# How to Evaluate $\int_1^4 (\frac{1}{2t}+i)^2 dt$

Question:

$$\int \limits _1^4\left (\frac{1}{2t}+i \right )^2\,dt.$$

How can I solve this? I believe its an indefinite integral and I can probably expand it by using $$(a+b)^2=a^2+2ab+b^2$$ to get something like$$\int \frac{1}{4t^2}+\frac{2i}{2t}+i^2\,dt$$but I'm not even sure if that's right.

• That $i$ it's a bad notation here. The $\int_{1}^{4}f(t)\,{\rm d}t$ is a definite integral and yes, you can use $(a+b)^{2}=a^{2}+2ab+b^{2}$. Then use $\int \frac{1}{t}\, {\rm d}t=\ln|t|+c$ and $\int t^{n}dt=\frac{t^{n+1}}{n+1}+C$. May 17 at 16:32

Since $$\left(\frac1{2t}+i\right)^2=\frac1{4t^2}-1+\frac it,$$ you have \begin{align*} \int_1^4\left(\frac1{2t}+i\right)^2\,dt&=\int_1^4\frac1{4t^2}-1\,dt+\left(\int_1^4\frac1t\,dt\right)i\\ &=-\frac{45}{16}+i\log(4). \end{align*}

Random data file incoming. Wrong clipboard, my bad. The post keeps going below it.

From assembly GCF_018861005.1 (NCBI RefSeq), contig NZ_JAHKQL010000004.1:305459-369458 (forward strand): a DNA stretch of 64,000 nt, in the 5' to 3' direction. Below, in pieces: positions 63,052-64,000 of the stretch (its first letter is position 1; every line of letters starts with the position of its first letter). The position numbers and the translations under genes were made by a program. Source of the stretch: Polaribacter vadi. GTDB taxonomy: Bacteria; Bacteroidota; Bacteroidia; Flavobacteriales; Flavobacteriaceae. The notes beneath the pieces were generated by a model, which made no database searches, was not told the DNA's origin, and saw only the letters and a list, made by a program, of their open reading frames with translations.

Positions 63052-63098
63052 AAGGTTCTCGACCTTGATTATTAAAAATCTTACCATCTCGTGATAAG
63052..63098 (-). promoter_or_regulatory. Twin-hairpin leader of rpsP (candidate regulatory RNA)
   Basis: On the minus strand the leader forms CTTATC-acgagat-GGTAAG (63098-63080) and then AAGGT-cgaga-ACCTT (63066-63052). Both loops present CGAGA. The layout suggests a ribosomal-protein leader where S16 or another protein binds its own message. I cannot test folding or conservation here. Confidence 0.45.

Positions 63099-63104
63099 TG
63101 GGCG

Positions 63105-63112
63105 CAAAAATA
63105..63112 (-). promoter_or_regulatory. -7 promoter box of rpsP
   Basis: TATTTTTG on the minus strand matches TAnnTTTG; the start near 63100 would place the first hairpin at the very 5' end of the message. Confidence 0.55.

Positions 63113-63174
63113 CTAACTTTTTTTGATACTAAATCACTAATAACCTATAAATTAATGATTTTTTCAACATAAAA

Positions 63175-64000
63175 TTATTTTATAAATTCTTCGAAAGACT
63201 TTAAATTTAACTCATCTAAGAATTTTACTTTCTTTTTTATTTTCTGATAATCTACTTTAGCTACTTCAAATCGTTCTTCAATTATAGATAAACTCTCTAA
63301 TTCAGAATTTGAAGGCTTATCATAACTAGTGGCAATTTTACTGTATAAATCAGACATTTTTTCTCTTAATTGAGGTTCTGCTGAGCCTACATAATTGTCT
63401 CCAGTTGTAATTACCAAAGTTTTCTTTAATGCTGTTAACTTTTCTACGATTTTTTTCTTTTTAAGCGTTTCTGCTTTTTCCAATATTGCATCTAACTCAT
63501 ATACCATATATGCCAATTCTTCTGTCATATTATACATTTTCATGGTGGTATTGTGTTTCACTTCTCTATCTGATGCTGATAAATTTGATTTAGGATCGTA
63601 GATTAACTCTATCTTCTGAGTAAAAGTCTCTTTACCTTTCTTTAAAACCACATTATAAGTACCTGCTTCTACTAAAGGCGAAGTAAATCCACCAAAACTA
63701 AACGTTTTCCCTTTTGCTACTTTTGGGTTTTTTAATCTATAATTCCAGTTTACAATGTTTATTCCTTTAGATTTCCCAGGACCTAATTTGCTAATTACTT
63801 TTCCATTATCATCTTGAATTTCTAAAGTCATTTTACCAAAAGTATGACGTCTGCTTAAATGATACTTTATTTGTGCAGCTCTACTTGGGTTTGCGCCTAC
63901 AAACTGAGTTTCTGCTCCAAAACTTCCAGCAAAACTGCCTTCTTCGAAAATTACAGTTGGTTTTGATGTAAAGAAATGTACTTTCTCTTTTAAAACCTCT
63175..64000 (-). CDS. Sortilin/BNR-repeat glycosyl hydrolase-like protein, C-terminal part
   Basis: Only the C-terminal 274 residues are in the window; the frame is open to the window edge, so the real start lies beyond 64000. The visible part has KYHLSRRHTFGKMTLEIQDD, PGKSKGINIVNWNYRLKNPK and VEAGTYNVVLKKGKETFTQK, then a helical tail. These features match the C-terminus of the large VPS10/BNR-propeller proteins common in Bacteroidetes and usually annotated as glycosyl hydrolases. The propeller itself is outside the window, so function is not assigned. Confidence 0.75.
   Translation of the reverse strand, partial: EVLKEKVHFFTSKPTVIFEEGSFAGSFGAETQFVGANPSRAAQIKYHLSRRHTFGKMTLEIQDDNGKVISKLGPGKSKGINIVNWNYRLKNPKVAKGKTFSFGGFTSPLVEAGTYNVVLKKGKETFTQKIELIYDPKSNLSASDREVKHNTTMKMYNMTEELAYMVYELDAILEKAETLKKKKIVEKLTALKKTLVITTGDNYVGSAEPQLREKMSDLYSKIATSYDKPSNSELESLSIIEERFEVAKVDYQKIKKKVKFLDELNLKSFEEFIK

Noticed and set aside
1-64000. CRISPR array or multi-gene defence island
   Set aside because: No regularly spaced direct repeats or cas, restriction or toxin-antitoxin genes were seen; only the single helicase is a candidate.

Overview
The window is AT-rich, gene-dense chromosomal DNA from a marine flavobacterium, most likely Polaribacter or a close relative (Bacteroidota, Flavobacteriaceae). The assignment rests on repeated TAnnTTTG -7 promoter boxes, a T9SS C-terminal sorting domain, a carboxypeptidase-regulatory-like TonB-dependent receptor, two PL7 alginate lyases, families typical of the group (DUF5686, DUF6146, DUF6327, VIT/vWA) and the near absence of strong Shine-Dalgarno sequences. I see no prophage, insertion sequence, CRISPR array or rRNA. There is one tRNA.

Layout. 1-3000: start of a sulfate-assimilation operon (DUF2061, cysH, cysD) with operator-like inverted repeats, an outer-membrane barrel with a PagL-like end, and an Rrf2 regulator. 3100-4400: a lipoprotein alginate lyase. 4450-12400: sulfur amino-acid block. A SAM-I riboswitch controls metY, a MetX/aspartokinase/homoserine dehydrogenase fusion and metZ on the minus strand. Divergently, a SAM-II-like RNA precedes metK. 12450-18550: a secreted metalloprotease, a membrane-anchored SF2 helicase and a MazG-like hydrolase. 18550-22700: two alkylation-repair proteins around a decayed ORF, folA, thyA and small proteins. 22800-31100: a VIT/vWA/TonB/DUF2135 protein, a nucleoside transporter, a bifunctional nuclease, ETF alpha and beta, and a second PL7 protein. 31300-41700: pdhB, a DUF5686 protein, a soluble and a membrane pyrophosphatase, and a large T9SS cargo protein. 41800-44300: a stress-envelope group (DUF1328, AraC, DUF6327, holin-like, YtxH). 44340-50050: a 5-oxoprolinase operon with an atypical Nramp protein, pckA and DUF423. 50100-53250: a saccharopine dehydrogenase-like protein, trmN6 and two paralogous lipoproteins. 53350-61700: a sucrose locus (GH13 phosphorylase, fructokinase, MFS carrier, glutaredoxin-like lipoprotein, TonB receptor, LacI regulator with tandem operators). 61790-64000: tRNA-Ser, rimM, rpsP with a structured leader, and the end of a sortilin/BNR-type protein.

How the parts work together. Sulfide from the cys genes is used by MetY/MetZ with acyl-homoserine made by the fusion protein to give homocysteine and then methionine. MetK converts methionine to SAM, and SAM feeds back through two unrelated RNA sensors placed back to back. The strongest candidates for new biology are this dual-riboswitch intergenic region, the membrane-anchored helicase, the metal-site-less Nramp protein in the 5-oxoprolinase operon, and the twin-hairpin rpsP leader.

We have \begin{align*}\int \limits _1^4\left (\frac{1}{2t}+i\right )^2\,dt & =\int \limits _1^4\left (\frac{i}{t}+\frac{1}{4t^2}-1\right )\,dt \\ & =i\int \limits _1^4\frac{1}{t}\,dt+\frac{1}{4}\int \limits _1^4\frac{1}{t^2}\,dt-\int \limits _1^41\,dt \\ & =\left .i\ln |t|-t-\frac{1}{4t}\right |_1^4 \\ & =\frac{16i\ln 4-65}{16}+\frac{5}{4} \\ & =\frac{16i\ln 4-45}{16}. \end{align*}
• If $i^{2}=-1$ so what's the problem? There's not problem. However, I agree that to use $i$ is a bad notation here. May 17 at 16:34
• @EventHorizon edit: I automatically assumed that $i^2 = -1$ anyways to calculate it... May 17 at 16:36